The tangled mess that choked Australia

By Natsumi Penberthy | July 5, 2016

A huge area of the nation’s inland was once smothered with invasive prickly pear.

FEW TODAY COULD imagine an Australia where dense, weedy fields of cactus plants choked 240,000sq.km – an area equivalent to the size of the UK – but it was once so, and it was one of the world’s great biological invasions.

The plague would not reach its zenith until the 1920s, but the seeds of this prickly problem arrived with the First Fleet in 1788. Captain Arthur Phillip had been charged with creating a source for the blood-red dye used on the coats of British soldiers.

At the time the hue could only be made from macerated cochineal bugs. These lived on cactuses from the family Opuntia and were produced in Mexico, under Spanish control. In Australia a small cactus and cochineal industry was seeded, but chemical dyes soon replaced the insect-sourced pigment. Rogue cactus nevertheless clung on in backyards and paddocks. Initially, the tangled mess spread slowly, fanning out from Sydney. But removal often proved more expensive than the land was worth, so farmers often abandoned properties where it was a problem.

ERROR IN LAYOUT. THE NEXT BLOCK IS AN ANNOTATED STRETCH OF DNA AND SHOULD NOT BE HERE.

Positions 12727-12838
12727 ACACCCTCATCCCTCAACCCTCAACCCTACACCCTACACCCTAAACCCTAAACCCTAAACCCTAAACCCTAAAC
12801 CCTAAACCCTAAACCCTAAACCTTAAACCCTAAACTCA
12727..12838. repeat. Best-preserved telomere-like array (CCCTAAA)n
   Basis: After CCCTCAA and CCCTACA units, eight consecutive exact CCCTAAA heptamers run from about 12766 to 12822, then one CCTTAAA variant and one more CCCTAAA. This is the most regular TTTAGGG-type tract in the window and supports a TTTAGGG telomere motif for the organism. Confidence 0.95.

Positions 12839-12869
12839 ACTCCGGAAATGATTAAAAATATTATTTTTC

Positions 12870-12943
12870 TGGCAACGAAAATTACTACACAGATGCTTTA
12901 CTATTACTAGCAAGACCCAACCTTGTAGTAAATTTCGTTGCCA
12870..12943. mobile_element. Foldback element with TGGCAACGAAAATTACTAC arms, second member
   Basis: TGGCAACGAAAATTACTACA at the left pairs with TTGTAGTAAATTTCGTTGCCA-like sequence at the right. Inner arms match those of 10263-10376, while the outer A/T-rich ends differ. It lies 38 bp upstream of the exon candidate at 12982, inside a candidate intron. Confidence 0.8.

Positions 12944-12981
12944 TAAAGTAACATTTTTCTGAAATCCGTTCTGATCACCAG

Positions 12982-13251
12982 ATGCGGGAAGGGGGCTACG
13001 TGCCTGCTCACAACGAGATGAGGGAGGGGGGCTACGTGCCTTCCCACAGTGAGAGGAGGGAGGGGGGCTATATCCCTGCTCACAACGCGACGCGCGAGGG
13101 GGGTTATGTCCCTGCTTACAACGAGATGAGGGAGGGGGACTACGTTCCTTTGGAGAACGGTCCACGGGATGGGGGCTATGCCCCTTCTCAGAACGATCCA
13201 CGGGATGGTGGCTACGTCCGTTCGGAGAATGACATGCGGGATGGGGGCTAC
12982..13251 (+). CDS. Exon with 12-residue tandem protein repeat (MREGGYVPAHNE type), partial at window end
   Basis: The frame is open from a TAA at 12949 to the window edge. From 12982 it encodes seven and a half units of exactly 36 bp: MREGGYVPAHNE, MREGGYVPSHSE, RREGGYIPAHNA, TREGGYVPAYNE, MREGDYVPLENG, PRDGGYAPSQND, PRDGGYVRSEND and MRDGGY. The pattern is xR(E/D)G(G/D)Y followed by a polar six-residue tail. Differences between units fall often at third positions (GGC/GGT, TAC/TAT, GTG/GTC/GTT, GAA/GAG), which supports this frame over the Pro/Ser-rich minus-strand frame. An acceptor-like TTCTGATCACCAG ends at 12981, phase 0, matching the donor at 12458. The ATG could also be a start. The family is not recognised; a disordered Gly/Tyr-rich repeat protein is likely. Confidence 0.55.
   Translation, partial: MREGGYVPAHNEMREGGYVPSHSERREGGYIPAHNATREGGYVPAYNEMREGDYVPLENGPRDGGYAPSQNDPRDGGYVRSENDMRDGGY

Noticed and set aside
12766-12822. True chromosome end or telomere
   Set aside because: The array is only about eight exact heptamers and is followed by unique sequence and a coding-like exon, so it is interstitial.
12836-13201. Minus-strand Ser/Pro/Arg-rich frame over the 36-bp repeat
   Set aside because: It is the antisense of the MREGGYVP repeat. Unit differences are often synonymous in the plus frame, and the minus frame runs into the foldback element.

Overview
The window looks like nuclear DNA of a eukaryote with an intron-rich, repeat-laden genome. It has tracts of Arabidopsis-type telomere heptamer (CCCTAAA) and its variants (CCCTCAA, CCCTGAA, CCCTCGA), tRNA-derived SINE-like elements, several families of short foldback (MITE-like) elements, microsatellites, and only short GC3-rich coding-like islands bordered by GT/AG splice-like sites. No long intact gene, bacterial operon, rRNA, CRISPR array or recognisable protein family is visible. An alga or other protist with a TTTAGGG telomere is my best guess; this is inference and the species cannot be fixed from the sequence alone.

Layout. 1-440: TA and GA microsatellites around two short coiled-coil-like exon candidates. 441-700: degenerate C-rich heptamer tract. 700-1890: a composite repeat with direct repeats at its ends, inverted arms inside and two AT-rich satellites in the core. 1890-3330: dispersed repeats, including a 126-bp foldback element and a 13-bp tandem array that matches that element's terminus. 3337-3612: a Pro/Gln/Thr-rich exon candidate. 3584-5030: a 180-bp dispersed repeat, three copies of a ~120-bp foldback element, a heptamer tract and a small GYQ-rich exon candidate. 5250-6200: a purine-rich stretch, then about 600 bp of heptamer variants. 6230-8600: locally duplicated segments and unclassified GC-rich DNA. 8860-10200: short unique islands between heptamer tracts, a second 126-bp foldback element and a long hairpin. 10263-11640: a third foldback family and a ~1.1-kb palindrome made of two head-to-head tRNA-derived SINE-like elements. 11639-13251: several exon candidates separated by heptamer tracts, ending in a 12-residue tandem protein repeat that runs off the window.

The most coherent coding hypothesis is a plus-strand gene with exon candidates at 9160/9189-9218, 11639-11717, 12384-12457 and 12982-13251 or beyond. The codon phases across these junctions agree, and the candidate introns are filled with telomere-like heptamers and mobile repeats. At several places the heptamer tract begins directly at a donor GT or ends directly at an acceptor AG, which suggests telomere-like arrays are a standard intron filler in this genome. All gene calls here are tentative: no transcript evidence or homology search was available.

prickly pear

Prickly pear plant (Opuntia stricta) photographed in Queensland in 2013. (Image: John Tann / Wikimedia)

The situation worsened during a 1901–02 drought, when desperate farmers began to use juicy cactus pads to supplement cattle feed. By 1907 the government was offering the equivalent of $1.3 million to someone who could solve the problem, but nobody claimed it.

The infant federal government sent scientists across the world to find a method of biological control. They went to India, South Africa and the Americas, eventually discovering a promising brown-grey moth called Cactoblastis cactorum in Argentina. These were brought back to Australia and released across inland NSW and Queensland in 1926, resulting in a remarkable biocontrol success story.

By 1932 the fields of prickly pear seemed a bad dream, nibbled into oblivion by millions of moth larvae. Reclaimed land was allocated to the ‘Soldier Settler’ scheme, setting World War I veterans up as small farmers.

This success gave a boost to supporters of biocontrol schemes to manage the many invasives Europeans had brought, but not all schemes were well thought out – in 1935 cane toads were released to control the cane beetles ­ravaging sugar crops. Biocontrol is still used today, but only when the risks have been studied carefully. 

This article originally appeared in the May-June 2016 edition of Australian Geographic (AG#132).

READ MORE: